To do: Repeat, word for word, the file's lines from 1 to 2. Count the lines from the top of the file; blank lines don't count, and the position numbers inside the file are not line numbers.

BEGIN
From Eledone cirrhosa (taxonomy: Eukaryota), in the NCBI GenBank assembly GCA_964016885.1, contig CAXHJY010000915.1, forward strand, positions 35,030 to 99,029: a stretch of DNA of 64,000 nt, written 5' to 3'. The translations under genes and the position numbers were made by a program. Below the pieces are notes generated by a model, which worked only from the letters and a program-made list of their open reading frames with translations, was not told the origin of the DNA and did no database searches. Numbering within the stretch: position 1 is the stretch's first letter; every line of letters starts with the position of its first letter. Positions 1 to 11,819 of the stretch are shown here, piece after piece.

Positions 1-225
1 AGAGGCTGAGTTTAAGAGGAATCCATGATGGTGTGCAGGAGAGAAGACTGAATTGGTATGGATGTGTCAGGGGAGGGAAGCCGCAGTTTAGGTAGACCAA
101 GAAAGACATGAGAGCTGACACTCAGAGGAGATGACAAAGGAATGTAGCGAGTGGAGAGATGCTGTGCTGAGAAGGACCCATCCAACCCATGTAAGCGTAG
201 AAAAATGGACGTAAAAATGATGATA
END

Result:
From Eledone cirrhosa (taxonomy: Eukaryota), in the NCBI GenBank assembly GCA_964016885.1, contig CAXHJY010000915.1, forward strand, positions 35,030 to 99,029: a stretch of DNA of 64,000 nt, written 5' to 3'. The translations under genes and the position numbers were made by a program. Below the pieces are notes generated by a model, which worked only from the letters and a program-made list of their open reading frames with translations, was not told the origin of the DNA and did no database searches. Numbering within the stretch: position 1 is the stretch's first letter; every line of letters starts with the position of its first letter. Positions 1 to 11,819 of the stretch are shown here, piece after piece.

Positions 1-225